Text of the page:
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Space_alligator
Metal newbie

Joined: Mon Jan 05, 2009 3:43 am
Posts: 369
Location: Australia
PostPosted: Mon Feb 22, 2021 6:28 am 
 

This year marks 20 years since Metallica (and others) settled/win a case Napster in a case for artists rights. At the time, Metallica were widely criticised by many fans...people called them out of touch, hypocrites, greedy.

Metallica just wanted control over their music and to prevent other people make money from being a unauthorized music distribution service.

Now, we have the streaming age. People have the instant access to music for pretty much free if you like...and there are growing concerns over artists getting proper reimbursement for their material.

Odd now that generally, its gone from "big rich rock stars being greedy" to "musicians need payment for their work"
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lord_ghengis
Still Standing After 38 Beers... hic

Joined: Mon Dec 04, 2006 8:31 pm
Posts: 5685
Location: Australia
PostPosted: Mon Feb 22, 2021 9:19 am 
 

The internet has become less of a hive of scum and villainy since the late 90's/early naughts basically. There's a slight defense in that we were before a transition there where the only option was "pay the super rich labels or steal" or no middle ground which led to the napster fight, but it's become more nuanced over the years resulting in the we've gone too far/the balance is fucked to fuck type deal we see today.

I guess before it felt smaller, more just people sharing their shit like a big party. These streaming platforms are now the big industry normal, so the industry normal not actually paying the content creators feels shitty. With that said this industry normal was required to beat the pirates, the old (possibly misattributed) adage of Steam's mantra of offering a service that's better than the pirates. Back when Napster was a thing, the options were spend an eternity finding something rarely stocked or a heap of money on a $30 new release CD. The middle ground of consumer comfort and artist/label money joy wasn't really there.

As it stands it's probably gone too far, the average person can probably access all the free music they could ever want without ever needing to touch a shady russian blogspot in this day and age, which sadly means it's pretty fuckin' impossible to walk back on to since any walk back is not going to be accepted. They probably needed to go for more of a "here's the album right now for five bucks" model early on opposed to "come to Apple and pay 2 bucks per song" one they opted for, which is closer to your Steam approach. It also doesn't help that even today music is far, FAR more easily shared illegally than movies or games.

There's also the issue that most of those other mediums are far less susceptible to multiple uses. Sure, some people watch their favourite movies or play their favourite games over and over, but nothing like music. So music taking on this pay-per-play model is a bit more sensible than the lump sum to be on the platform like with Netflix or Gamepass, but it's pretty obvious that the split is fuuuuuuccckkkkeeed. With that said giving them an appropriate amount per album listen just isn't possible with bandcamp ads or a spotify sub so... yeah. Shit's fucked.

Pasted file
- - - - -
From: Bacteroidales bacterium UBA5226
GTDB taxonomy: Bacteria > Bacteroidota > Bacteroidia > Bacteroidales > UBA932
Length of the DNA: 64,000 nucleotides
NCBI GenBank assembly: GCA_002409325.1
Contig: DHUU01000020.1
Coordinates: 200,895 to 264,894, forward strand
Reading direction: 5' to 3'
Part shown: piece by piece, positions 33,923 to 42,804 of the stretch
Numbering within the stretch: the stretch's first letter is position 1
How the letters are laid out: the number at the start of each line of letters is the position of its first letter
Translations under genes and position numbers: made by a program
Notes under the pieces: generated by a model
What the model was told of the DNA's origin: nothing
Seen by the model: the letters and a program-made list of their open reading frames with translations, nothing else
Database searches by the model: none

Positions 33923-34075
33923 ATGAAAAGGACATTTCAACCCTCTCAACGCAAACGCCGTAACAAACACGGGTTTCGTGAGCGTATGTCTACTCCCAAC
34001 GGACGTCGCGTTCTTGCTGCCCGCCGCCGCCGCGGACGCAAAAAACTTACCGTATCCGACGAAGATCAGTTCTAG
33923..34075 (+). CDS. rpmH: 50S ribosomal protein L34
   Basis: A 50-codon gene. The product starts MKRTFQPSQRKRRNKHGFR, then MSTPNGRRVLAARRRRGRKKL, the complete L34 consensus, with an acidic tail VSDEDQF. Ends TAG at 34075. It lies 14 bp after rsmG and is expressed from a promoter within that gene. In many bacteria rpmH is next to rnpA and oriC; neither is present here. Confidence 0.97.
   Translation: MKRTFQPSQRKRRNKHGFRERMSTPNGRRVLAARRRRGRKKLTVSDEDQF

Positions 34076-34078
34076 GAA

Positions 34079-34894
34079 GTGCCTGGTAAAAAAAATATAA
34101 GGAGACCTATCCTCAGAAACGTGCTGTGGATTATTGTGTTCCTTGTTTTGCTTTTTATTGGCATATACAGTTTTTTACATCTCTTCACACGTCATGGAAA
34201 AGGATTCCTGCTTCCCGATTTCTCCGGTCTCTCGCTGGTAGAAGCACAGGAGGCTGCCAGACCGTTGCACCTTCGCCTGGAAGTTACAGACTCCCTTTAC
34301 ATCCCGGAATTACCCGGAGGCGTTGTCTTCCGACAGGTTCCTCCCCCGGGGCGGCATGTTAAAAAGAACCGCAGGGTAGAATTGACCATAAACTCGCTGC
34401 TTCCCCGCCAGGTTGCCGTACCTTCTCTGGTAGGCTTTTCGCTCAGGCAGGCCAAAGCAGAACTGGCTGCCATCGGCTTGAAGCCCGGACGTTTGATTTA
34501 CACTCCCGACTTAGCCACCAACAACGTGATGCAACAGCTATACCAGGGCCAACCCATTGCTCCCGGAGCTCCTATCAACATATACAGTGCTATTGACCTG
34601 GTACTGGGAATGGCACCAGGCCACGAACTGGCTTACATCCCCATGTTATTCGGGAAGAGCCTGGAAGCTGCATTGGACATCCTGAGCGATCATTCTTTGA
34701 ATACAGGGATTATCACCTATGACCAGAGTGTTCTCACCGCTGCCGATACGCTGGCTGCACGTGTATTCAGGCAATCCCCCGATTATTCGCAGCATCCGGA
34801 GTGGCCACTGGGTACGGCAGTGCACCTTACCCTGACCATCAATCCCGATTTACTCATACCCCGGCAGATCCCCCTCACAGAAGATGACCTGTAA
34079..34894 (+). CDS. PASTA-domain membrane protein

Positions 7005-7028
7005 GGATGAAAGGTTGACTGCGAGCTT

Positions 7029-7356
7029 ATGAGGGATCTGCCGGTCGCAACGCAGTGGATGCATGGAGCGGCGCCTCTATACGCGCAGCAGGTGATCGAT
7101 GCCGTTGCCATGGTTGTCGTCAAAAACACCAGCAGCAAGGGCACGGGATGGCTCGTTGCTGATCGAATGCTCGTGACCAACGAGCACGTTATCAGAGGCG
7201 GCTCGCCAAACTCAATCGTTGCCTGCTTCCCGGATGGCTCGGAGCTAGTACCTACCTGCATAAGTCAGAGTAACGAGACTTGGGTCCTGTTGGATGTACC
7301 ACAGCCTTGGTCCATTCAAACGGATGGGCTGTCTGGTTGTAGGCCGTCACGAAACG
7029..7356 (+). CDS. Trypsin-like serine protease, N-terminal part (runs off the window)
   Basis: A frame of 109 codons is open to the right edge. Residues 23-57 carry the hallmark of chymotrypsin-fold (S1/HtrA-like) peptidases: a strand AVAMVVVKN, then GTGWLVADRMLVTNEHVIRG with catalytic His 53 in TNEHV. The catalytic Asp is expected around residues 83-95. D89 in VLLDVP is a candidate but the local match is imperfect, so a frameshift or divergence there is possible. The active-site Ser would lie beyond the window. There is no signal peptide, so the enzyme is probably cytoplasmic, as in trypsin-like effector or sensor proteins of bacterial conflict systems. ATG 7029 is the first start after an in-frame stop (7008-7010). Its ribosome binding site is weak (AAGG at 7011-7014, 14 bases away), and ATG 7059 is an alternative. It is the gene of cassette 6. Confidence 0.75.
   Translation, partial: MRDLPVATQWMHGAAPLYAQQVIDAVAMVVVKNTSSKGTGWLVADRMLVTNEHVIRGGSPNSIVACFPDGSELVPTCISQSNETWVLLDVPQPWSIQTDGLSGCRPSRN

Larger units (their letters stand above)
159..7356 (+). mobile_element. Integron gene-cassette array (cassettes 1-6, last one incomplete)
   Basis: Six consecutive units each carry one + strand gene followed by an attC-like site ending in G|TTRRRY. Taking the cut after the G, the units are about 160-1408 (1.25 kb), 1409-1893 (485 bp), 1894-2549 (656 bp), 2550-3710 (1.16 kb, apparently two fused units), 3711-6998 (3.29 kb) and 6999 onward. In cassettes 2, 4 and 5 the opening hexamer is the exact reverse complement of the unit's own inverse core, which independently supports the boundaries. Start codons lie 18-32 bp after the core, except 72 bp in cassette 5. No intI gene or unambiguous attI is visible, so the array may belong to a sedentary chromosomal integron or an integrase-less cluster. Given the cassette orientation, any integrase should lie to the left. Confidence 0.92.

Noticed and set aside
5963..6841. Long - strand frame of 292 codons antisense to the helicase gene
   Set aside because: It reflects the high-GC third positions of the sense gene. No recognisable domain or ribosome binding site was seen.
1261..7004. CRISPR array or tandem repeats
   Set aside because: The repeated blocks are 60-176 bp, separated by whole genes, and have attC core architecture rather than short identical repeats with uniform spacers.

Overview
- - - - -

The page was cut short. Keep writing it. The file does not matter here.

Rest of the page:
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Methuen
Metalhead

Joined: Tue May 19, 2015 4:55 pm
Posts: 1460
Location: United Kingdom
PostPosted: Mon Feb 22, 2021 9:52 am 
 

lord_ghengis wrote:
As it stands it's probably gone too far, the average person can probably access all the free music they could ever want without ever needing to touch a shady russian blogspot in this day and age, which sadly means it's pretty fuckin' impossible to walk back on to since any walk back is not going to be accepted. They probably needed to go for more of a "here's the album right now for five bucks" model early on opposed to "come to Apple and pay 2 bucks per song" one they opted for, which is closer to your Steam approach. It also doesn't help that even today music is far, FAR more easily shared illegally than movies or games.


Completely agreed. To the rest of your post - I've still got treasured albums I bought imported just as the dam broke - £25 for a Sonata Arctica CD ! - and I've got ancient rips downloaded from (I imagine) the same blogs. With the internet as user-friendly as it is now, and online commerce so mature, there's no good reason for something like Spotify, and agreed again, no reason for dodgy blogs with terrible fonts and an entertaining mixture of languages :lol:

A lot of the comments in this thread matched my view, https://forum.metal-archives.com/viewtopic.php?f=1&t=127854&hilit=spotify, which I'll just quote as it hasn't changed in 9 months -

Quote:
People will always want something for nothing, and Spotify's creators launched their product at just the right moment - shortly after the Napster / Morpheus / Kazaa boom in stealing music - they arrived on the scene [just in time] to legitimise getting music for nothing.

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